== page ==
There has been an unlikely lifeline after an Australian bank with 140 employees, 6,000 customers and investors who had deposited $212 million collapsed.
A class action law firm is investigating an Australian bank that collapsed last week to see if they have a case on behalf of investors.
On Thursday, news.com.au reported: that digital bank Volt had stopped trading, leaving 140 employees and 6,000 customers out in the cold, as well as investors who had put $212 million into the venture.
Volt Bank Limited has been trying to raise $200 million since February but said the pandemic and the current challenging global economic environment had hampered those efforts.
The company’s eight board members voted to close the company because it hadn’t raised enough money to support its mortgage-writing plans.
It was a decision that left Volt co-founder and CEO Steve Weston “dismayed.”
The bank urged its customers to take $100 million in deposits and began closing accounts on Tuesday.
Volt, based in North Sydney, returned its banking license to the regulator on Wednesday.
But now Bannister Law is asking investors to reach out to help with their investigation of the embattled bank.
It also came to light on Tuesday that ANZ could offer the crumbling company a lifeline, with rumors circulating that the major bank is looking to buy its smaller counterpart.
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In a statement to news.com.au, Bannister Law said it “examined management’s conduct, forecasts and statements to investors in the company surrounding the company’s Series A – F equity financing rounds.”
The class action law firm added: “While investors had high hopes for the company, many could lose significant sums of money…
“Selling residual assets can generate returns for investors.”
bannister law Volt called on investors to register their details to aid their investigation so that they can “get a full picture of what happened”.
But at the same time as Volt may be faced with an impending lawsuit, hope may have sprung from an unlikely ally: ANZ.
the Australian reported on Tuesday afternoon that ANZ was in talks as it was considering buying Volt.
Obviously, Volt’s technology could be the reason for the major bank’s interest in the company, as ANZ’s proprietary technology isn’t that advanced.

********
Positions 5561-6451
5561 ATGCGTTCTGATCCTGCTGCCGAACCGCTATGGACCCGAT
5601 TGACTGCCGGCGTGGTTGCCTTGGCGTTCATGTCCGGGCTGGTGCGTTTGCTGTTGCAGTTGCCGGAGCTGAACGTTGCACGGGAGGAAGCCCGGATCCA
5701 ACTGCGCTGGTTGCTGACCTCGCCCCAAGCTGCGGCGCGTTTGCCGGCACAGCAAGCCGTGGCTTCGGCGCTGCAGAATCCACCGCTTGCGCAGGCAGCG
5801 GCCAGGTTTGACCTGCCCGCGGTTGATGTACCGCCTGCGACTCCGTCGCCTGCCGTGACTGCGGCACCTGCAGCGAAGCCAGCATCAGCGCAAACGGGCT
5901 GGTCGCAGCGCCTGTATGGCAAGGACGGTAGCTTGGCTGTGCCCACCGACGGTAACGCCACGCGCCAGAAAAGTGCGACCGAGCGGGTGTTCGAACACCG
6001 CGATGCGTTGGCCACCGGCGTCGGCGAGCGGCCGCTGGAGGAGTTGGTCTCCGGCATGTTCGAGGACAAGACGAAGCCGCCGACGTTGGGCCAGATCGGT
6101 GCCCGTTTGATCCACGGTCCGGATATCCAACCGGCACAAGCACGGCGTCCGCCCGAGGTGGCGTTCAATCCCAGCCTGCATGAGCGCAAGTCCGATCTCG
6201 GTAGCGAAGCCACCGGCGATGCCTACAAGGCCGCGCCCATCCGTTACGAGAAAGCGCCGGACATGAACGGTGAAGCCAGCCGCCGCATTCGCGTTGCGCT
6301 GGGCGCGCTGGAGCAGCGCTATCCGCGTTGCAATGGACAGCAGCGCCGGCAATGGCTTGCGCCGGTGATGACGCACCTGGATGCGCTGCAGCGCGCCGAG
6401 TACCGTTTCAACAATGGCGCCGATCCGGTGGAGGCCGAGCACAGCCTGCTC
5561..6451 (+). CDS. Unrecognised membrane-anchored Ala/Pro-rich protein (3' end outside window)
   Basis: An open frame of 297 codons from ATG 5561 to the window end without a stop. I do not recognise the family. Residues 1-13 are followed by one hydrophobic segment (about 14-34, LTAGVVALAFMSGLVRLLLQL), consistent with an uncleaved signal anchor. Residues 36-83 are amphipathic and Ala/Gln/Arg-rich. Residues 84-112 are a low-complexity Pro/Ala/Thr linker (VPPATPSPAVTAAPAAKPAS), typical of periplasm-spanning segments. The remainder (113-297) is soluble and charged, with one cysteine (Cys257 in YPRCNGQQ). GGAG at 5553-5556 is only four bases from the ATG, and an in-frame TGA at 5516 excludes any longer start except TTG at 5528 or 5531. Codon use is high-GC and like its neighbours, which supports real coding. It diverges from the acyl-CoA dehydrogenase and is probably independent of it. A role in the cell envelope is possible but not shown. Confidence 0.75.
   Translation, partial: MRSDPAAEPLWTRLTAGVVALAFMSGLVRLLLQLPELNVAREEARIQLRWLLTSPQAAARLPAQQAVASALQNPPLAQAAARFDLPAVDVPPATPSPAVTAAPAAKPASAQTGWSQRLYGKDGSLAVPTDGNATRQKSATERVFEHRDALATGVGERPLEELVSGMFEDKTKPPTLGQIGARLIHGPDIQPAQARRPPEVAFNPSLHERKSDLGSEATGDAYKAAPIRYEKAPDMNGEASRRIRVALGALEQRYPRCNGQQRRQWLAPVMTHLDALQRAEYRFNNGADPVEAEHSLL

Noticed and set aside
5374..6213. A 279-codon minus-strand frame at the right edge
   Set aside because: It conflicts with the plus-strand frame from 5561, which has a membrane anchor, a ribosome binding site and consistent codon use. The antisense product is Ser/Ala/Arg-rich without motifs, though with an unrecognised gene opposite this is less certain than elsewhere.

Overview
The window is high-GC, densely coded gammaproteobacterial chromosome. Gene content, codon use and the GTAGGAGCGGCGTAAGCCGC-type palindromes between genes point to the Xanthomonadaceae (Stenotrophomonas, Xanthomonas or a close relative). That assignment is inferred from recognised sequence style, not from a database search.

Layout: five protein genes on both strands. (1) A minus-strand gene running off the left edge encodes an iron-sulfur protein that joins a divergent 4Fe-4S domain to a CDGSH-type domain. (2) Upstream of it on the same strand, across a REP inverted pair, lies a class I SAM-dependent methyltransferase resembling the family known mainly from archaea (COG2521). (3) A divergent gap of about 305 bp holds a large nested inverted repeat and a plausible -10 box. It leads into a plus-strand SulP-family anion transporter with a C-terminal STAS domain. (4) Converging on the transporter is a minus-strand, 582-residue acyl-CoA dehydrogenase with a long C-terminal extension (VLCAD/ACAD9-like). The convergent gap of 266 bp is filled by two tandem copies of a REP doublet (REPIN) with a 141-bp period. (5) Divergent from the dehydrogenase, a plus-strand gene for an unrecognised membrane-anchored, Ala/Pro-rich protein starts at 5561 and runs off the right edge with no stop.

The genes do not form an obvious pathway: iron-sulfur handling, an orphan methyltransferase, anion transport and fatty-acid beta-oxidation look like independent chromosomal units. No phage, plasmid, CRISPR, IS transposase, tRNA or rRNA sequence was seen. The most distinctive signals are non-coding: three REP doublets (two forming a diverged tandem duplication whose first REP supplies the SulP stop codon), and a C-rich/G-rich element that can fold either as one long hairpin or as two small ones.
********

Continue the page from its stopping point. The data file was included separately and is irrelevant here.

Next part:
In a statement to news.com.au, Volt said: “Volt is conducting a sales process through Rothschild & Co on a confidential basis.
“There are a number of parties that have shown interest, but we are not making any statements about that at the moment.”
In regards to the possible class action, the bank said it had received “no claim at all”.
News.com.au has contacted ANZ for comment.
Volt’s collapse goes beyond the workforce, the customers, and the investors; a debt collection company was also affected.
Collection House gave $8.5 million to Volt in its initial phase in January 2019 and used that investment as an asset to borrow against, according to Business News Australia†
As a result, when Volt went down, so did Collection House.
The initial injection of $8.5 million had fallen in value to $4.86 million by mid-2020. A year later, it was worth less than half of the original investment, at $3.5 million.
The debt collection company went into voluntary administration last Thursday and had large customers including Telstra and Westpac.
John Park, Ben Campbell and Kelly-Anne Trenfield of FTI Consulting have been appointed as third-party administrators.
Bannister Law is also investigating Collection House over concerns about its shareholders.
Volt was launched in 2017 as the first start-up to receive the banking license in January 2019 after the government wanted to increase competition in the sector.
The company wanted to raise $200 million, but was unable to do so.
It had previously raised $212 million in seven private rounds since its inception.
Most of Volt’s website is closed, with only an explanation and a list of answers to questions.
It said it had sufficient funds to return the customer’s funds and to quickly facilitate the transfer of funds to another bank account. Volt had increased daily transfer limits to $250,000, it told customers.
Australia’s financial safety regulator, APRA, said it will closely monitor the process to ensure funds are returned to Volt customers in an orderly and timely manner.
Volt CEO Mr Weston said: “I am heartbroken for our team and customers who have supported the company.
“It tears your heart out because we know we’ve built an excellent banking platform.”
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